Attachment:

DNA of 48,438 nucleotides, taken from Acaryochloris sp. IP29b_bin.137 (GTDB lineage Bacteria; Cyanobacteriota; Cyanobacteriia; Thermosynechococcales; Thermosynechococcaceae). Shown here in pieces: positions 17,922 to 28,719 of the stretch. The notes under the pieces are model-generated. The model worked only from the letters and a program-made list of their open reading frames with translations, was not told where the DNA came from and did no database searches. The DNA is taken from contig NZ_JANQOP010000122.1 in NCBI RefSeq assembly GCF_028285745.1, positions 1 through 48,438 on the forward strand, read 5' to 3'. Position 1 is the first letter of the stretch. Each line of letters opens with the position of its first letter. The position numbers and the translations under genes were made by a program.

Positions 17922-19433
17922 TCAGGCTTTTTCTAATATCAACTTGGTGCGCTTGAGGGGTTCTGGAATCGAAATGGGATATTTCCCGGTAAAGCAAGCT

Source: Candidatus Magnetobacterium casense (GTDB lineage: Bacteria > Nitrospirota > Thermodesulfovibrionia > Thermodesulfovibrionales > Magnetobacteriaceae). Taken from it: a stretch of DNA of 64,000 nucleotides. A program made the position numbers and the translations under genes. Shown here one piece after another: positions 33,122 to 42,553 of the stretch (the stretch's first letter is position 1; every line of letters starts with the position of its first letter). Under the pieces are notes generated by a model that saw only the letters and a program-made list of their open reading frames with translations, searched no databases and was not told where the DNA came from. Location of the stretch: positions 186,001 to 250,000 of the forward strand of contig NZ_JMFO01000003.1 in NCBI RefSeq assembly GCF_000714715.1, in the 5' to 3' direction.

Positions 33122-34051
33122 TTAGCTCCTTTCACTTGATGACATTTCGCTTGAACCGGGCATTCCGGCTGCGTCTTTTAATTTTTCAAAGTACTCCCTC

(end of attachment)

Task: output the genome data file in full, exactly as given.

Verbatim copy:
DNA of 48,438 nucleotides, taken from Acaryochloris sp. IP29b_bin.137 (GTDB lineage Bacteria; Cyanobacteriota; Cyanobacteriia; Thermosynechococcales; Thermosynechococcaceae). Shown here in pieces: positions 17,922 to 28,719 of the stretch. The notes under the pieces are model-generated. The model worked only from the letters and a program-made list of their open reading frames with translations, was not told where the DNA came from and did no database searches. The DNA is taken from contig NZ_JANQOP010000122.1 in NCBI RefSeq assembly GCF_028285745.1, positions 1 through 48,438 on the forward strand, read 5' to 3'. Position 1 is the first letter of the stretch. Each line of letters opens with the position of its first letter. The position numbers and the translations under genes were made by a program.

Positions 17922-19433
17922 TCAGGCTTTTTCTAATATCAACTTGGTGCGCTTGAGGGGTTCTGGAATCGAAATGGGATATTTCCCGGTAAAGCAAGCT

Source: Candidatus Magnetobacterium casense (GTDB lineage: Bacteria > Nitrospirota > Thermodesulfovibrionia > Thermodesulfovibrionales > Magnetobacteriaceae). Taken from it: a stretch of DNA of 64,000 nucleotides. A program made the position numbers and the translations under genes. Shown here one piece after another: positions 33,122 to 42,553 of the stretch (the stretch's first letter is position 1; every line of letters starts with the position of its first letter). Under the pieces are notes generated by a model that saw only the letters and a program-made list of their open reading frames with translations, searched no databases and was not told where the DNA came from. Location of the stretch: positions 186,001 to 250,000 of the forward strand of contig NZ_JMFO01000003.1 in NCBI RefSeq assembly GCF_000714715.1, in the 5' to 3' direction.

Positions 33122-34051
33122 TTAGCTCCTTTCACTTGATGACATTTCGCTTGAACCGGGCATTCCGGCTGCGTCTTTTAATTTTTCAAAGTACTCCCTC